question would help to gather empirical research evidence to qualify or reject
this suggestion, for a small group of learners.
Finally, if the
above questions found that different learners were engaging in different or
similar ways, how might this impact current and future online learning practice?
This led to the final research question:
What are the implications for practice?
of individual learning process would provide practical implications for the role
of online course designers and facilitators. It would provide a means to situate
the research findings back into the wider context of e-learning in higher
education for future research and practice.
justification and research questions generated the following research aim:
To surface and build evidence on the different ways of knowing for
active, moderate and silent learners engaged in higher education courses that
encourage online discussion participation.
The above research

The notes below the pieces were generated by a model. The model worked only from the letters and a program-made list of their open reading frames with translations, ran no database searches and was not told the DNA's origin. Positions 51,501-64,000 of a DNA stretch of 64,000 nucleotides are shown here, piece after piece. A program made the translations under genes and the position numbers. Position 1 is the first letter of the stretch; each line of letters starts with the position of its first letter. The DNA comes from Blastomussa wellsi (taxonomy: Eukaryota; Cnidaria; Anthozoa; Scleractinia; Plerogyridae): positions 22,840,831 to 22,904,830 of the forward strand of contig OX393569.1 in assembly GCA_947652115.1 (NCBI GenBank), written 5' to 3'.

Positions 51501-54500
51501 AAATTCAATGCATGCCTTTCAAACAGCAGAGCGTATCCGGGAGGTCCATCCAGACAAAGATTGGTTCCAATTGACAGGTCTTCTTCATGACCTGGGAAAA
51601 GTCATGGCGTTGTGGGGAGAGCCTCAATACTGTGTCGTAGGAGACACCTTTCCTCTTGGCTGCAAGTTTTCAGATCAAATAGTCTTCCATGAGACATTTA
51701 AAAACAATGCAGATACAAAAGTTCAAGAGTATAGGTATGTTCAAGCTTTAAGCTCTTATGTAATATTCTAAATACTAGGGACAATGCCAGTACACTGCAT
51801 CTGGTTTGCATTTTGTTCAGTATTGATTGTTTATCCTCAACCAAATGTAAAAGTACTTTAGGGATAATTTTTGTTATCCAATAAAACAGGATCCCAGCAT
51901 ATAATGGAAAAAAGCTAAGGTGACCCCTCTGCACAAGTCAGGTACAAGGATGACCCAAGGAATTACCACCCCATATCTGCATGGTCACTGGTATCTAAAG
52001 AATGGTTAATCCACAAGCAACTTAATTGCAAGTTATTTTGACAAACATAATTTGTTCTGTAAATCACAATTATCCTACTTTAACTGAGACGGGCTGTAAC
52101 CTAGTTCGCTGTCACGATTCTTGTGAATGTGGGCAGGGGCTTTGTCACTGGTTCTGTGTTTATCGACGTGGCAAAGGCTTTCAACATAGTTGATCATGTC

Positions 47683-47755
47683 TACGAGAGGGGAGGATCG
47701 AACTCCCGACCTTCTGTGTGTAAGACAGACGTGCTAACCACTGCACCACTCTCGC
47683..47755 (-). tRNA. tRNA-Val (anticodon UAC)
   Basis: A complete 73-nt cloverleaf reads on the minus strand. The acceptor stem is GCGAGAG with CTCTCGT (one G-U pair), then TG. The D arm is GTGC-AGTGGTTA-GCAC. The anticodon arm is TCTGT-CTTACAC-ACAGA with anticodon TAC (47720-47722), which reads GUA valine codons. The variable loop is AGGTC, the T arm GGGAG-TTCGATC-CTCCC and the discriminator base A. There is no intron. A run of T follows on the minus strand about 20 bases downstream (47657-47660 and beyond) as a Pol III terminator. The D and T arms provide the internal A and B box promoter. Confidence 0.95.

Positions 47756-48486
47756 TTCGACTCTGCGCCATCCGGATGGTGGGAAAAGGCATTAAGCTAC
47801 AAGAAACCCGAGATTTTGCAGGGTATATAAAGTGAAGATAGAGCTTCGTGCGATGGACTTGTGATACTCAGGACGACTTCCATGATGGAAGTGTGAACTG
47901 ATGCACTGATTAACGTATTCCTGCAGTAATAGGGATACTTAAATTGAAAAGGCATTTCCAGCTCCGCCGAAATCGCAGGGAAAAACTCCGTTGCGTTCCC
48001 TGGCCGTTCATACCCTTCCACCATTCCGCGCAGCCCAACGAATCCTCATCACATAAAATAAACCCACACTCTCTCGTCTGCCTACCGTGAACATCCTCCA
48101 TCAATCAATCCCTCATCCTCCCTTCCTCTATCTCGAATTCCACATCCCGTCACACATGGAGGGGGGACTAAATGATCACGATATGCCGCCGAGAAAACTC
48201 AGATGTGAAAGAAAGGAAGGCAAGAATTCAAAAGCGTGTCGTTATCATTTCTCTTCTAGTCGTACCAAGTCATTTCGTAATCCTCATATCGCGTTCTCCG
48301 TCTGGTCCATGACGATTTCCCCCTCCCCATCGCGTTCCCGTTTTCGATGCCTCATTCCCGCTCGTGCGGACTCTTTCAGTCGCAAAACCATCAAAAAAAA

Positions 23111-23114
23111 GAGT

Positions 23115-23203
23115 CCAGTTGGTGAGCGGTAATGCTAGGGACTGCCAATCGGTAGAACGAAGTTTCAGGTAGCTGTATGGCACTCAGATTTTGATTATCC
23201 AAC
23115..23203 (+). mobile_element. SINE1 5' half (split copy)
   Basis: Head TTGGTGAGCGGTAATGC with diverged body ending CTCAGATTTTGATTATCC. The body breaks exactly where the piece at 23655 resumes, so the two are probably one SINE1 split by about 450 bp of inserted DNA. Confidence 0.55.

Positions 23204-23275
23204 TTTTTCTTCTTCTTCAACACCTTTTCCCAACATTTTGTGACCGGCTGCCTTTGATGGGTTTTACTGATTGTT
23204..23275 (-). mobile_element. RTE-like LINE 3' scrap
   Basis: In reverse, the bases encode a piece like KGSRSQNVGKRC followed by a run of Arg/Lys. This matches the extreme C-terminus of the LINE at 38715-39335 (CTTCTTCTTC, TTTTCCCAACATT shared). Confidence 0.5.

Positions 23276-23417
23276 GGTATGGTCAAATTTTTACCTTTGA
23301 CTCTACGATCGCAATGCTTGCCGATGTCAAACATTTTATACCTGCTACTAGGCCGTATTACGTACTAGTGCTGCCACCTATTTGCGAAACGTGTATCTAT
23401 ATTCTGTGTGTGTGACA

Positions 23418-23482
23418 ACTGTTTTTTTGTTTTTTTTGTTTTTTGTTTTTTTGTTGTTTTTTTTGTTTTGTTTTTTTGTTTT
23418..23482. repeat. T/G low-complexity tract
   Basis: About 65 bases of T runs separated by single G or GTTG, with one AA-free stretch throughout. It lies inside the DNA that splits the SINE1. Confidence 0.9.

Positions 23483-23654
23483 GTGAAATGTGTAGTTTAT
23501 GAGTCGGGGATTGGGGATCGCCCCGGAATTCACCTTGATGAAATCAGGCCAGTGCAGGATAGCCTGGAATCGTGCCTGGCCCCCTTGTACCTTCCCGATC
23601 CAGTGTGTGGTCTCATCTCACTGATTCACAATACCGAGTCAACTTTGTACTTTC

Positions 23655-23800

hypothesis, questions and aim were addressed through the following research
To use the Personal Construct
Theory and employ the Repertory Grid Method embedded in the constructivist
paradigm to answer the above questions
To interview a sample of
postgraduate learners, who were studying on online and blended learning
courses that encouraged participation in online discussions, to elicit key
learning experiences and their constructions
To statistically analyse the
Repertory Grids developed by individual learners to rate experiences and
personal constructions and identify the main learning dimensions for each
To qualitatively analyse
interview data and learning dimensions and identify the main themes and
different ways of knowing for individual learners
To qualitatively analyse data
and identify reasons for different levels of online discussion participation
by silent, moderate and active participants
To deconstruct silent learners
data and identify evidence for knowledge construction
To draw on data analysis and
synthesize key influences on online knowledge construction and identify
areas of developments for future practice for post-graduate courses
is important to state that I did not reject the potential benefits of
information technology in learning. Nevertheless, I did aim to critically
analyse the affect of the prevailing dominant formal educational discourses that
assumed straightforward benefits from visible participation in online